Previous Challenge Entry (Level 4 – Masters)
Topic: FRAGILE (02/23/17)
- TITLE: Echoes of Yesteryear
By Marlene Bonney
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It was funny to hear about our elders in escapades when they were younger, their misdeeds and embarrassing moments spread out like a tabloid’s headlines. Uncle Johnny as a runaway circus wantabe, was one of my favorites. Then there was the time Grandpa broke Grandma’s delicate bone china teacup and spent hours painstakingly gluing the fragments together out in the barn, only to find out she had always hated its design. And, how some childhood bullies called her the “shrinking violet of Ford county.” She had a colorful past, even as she drank in the antics of our relatives, her sense of humor painting the tales as vividly as artists’ illustrations in books. She was one-of-a-kind, our Auntie, and we cherished her for her charming wit and sharp intellect, a delightful combination that somehow went together like salt and pepper.
It was so sad to watch Auntie decline as she aged. It was only to be expected. After all, she seemed so old as we had sat at her feet as youngsters. Now, in comparison, she was ancient, a mere caricature of her former self. She lived with Grandma most of her life, dedicated to her mother as only a devoted daughter can be. She never married, although she told us tales of handsome suitors in her past. None had passed muster, apparently, for she chose spinsterhood as her companion.
After Grandmother passed on, Auntie Vi became more withdrawn. Oh, she could still chatter like a prancing monkey on occasion, but those times were declining along with her memories. As fragile as a bubble caught on a wand, her wispy thoughts were prone to vanish almost as soon as they appeared—until we could only catch a glimpse of our former “keeper of the past.”
“Where does she go?” when a started sentence trailed off into the distance like a fading jet stream in the sky.
“It’s as if her thoughts scatter in the wind like a dandelion’s blown puffball,” our literary daughter commented.
“Easter is just around the corner. Maybe we can get her to open up after the family reunion dinner,” our own Vi (Auntie Violet’s namesake) suggested.
That Sunday after we all were full of ham and apple pie, Auntie Vi rocked gently in the living room’s only plush chair while we, with creaking, protesting bones, ungracefully sat ourselves down on the hardwood floor at her feet.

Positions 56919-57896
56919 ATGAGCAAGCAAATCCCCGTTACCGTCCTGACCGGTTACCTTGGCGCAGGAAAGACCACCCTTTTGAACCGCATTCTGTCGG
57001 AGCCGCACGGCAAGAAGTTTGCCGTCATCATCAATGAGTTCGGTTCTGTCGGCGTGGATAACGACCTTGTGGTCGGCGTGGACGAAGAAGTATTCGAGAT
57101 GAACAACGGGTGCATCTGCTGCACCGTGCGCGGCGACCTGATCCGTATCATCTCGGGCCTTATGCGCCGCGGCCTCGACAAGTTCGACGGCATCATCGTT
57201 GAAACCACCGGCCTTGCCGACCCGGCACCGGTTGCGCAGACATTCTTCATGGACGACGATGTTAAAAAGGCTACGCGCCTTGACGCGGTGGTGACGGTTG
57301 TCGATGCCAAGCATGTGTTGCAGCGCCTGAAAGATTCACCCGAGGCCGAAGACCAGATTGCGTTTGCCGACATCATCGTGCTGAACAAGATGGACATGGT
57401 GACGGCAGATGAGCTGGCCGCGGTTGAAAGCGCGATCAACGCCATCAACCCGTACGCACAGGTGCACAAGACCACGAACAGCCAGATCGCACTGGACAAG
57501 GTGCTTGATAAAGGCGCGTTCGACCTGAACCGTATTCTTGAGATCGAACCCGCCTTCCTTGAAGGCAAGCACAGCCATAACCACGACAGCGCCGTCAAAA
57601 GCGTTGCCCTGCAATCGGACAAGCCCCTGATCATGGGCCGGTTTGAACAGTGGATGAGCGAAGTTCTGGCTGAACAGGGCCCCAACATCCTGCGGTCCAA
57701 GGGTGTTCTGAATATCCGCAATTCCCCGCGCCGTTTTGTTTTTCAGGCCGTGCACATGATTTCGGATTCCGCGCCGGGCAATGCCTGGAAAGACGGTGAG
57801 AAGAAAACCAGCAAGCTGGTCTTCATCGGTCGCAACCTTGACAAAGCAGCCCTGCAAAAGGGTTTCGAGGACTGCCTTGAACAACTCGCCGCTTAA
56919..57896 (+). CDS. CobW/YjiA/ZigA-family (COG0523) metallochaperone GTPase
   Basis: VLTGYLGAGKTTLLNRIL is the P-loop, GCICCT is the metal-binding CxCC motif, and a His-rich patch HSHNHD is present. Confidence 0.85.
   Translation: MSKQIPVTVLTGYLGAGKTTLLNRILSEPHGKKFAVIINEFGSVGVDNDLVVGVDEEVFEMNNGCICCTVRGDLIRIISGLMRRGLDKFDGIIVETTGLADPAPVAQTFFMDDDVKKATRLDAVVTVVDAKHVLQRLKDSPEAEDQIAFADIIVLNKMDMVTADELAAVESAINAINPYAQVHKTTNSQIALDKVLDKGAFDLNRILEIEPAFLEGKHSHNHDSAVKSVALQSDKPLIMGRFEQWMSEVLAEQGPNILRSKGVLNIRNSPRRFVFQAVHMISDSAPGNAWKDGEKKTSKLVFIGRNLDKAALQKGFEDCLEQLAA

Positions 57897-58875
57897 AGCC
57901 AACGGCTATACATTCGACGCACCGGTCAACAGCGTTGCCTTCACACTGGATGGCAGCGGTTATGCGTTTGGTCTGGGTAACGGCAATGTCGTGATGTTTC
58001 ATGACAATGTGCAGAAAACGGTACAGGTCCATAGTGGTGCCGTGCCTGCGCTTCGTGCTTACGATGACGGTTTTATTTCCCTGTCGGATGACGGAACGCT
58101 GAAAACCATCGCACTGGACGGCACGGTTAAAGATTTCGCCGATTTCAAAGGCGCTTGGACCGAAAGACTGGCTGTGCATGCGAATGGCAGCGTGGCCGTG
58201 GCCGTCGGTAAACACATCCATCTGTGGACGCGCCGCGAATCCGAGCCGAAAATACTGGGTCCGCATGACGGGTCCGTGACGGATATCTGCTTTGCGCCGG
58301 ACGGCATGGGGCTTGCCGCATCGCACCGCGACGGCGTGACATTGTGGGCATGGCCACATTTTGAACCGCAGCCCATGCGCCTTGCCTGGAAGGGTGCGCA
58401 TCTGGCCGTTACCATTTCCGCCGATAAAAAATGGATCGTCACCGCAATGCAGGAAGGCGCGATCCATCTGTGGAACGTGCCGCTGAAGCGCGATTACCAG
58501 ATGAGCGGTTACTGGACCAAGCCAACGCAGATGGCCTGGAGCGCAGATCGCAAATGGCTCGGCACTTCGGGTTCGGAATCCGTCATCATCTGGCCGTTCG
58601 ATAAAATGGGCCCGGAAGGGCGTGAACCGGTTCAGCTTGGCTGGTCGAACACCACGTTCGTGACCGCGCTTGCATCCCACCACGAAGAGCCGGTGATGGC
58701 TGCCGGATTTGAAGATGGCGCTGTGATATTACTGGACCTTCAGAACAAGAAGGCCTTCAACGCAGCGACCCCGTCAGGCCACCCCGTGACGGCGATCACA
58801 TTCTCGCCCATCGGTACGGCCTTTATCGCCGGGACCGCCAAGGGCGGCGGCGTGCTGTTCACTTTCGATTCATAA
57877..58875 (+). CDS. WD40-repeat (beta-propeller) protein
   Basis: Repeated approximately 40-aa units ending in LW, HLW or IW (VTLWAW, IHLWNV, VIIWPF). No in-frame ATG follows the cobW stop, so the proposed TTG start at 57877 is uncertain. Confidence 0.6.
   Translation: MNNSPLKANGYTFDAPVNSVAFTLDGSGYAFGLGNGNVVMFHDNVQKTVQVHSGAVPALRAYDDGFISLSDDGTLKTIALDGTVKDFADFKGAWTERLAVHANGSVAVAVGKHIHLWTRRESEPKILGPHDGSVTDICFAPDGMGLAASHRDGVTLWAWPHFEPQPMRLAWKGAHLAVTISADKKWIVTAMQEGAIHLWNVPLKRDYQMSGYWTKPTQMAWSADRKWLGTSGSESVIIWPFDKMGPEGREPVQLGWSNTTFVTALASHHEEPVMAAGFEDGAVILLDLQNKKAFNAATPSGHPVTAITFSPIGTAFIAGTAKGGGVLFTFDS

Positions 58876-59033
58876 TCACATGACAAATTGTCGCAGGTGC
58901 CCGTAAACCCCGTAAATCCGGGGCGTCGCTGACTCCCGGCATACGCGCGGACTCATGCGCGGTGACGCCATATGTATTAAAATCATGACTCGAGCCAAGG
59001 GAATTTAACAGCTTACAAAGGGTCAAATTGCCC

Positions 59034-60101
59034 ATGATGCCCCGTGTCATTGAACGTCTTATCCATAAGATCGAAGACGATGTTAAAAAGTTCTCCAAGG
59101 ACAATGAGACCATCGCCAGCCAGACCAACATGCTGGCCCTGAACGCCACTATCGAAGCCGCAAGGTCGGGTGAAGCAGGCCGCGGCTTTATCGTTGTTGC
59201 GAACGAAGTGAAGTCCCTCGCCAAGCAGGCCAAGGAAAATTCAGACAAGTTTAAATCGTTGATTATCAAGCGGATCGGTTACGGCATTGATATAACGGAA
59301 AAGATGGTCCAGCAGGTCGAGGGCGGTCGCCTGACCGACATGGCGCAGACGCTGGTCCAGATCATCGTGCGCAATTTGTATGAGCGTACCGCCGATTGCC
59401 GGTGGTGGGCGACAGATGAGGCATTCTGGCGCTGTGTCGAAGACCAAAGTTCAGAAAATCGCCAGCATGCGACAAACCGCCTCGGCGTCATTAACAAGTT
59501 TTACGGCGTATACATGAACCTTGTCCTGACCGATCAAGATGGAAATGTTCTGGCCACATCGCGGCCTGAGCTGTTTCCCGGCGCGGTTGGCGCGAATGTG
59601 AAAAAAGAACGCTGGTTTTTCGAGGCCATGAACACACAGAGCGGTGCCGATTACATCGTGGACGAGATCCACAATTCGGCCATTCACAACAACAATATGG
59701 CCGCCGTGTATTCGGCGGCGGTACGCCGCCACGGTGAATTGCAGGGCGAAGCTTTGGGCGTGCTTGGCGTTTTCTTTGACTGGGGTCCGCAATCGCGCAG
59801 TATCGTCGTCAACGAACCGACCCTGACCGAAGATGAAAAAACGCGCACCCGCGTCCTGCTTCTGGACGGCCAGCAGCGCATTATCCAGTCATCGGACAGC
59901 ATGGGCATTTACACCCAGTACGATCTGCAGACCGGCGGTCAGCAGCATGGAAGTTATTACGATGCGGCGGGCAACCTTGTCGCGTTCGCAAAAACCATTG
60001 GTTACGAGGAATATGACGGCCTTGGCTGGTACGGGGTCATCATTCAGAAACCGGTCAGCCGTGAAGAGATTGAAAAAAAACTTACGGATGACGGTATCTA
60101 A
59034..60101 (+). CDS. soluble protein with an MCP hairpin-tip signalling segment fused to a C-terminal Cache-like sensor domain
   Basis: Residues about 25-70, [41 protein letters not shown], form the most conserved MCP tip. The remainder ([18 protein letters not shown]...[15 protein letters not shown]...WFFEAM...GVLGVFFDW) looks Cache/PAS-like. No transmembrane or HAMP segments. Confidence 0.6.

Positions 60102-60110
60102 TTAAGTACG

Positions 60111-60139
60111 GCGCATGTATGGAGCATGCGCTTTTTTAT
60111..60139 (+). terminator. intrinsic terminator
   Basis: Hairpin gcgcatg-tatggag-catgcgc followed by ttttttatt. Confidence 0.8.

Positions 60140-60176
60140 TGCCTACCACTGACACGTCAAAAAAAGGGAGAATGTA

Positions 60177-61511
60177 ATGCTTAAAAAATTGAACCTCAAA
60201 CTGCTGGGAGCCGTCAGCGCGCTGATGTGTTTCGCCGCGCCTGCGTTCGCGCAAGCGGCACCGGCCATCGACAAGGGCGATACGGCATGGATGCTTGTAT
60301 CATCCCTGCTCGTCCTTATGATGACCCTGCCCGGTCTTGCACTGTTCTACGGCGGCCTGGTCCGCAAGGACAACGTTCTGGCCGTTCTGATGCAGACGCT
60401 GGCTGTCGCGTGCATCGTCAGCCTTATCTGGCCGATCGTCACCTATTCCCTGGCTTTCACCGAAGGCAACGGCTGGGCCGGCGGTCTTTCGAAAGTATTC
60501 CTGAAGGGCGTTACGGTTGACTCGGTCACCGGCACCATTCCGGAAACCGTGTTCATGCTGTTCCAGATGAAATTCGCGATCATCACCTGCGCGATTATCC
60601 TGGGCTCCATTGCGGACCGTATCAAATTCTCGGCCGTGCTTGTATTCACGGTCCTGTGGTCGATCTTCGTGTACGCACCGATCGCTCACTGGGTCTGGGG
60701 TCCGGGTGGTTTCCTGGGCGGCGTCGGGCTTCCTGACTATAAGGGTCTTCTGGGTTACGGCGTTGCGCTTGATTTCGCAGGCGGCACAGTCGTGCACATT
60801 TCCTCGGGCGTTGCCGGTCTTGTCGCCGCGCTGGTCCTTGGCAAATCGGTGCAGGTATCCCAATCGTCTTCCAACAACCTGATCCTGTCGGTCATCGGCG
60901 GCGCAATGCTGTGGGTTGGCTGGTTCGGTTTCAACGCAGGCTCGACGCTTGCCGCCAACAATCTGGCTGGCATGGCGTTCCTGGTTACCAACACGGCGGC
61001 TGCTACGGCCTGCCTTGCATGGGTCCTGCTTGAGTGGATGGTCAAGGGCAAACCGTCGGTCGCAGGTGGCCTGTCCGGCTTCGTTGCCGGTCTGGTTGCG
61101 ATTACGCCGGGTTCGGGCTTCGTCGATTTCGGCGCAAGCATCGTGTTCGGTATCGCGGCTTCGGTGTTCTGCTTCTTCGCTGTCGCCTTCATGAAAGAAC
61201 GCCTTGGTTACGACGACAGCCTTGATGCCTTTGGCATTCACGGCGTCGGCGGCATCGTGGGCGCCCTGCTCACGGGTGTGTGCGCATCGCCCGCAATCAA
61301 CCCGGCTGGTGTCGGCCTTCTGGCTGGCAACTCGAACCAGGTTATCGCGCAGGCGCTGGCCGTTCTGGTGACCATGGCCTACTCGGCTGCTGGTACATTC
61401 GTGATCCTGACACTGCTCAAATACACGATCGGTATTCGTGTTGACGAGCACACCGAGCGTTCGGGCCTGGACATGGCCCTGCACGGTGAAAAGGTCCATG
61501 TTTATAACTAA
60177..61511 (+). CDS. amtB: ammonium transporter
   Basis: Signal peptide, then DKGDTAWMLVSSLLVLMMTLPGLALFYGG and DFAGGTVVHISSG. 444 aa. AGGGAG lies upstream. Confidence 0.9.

“Auntie, remember when Benny-boy swallowed the marble,” cousin Jean prompted.
A fleeting smile touched Auntie Vi’s silent lips as the rest of us retold the tale like a fill-in-the-blank essay. One by one, story after story replayed itself through our memories of Auntie Violet’s memories. Our Vi spun them into written prose, her pen scribbling over pages as fluid as a wind-blown stream.
Ninety-eight year old Auntie Violet rocked on through the afternoon, surrounded by her loved ones; taking in the ambiance like a flower soaking up the sun.
“Who was that guy who proposed to her under the weeping willow tree,” little Daisy piped in, “you know, the ‘devil may care’ beau?”
“What did you say, Auntie?”
A faint whisper filled the silence like a willow wisp, “Frank.”
One word, her last word, slipped through a crack in the locked doors of her memories. Auntie Violet, as serene as a napping old tabby cat, passed out of this world and into the next while her tearful, awed loved ones placed their last kisses on her weathered—still warm—cheeks.
“She died as she lived,” centenarian former Pastor Frank eulogized,” gentle as a dove and ethereal as an angel’s wing. She was the only woman I ever loved, a Christian saint so dedicated to another’s care that she could not allow herself freedom to follow her tender heart. And I admired her for that.”
Twenty-four hours later, Frank Gibson died in his sleep. He was laid to rest beside Auntie Violet, joined together in death as they had not been in life.
Vi Ramsey published her great-great aunt’s memories in an obscure novel entitled, “Fleeting segments of a Fading Violet.”
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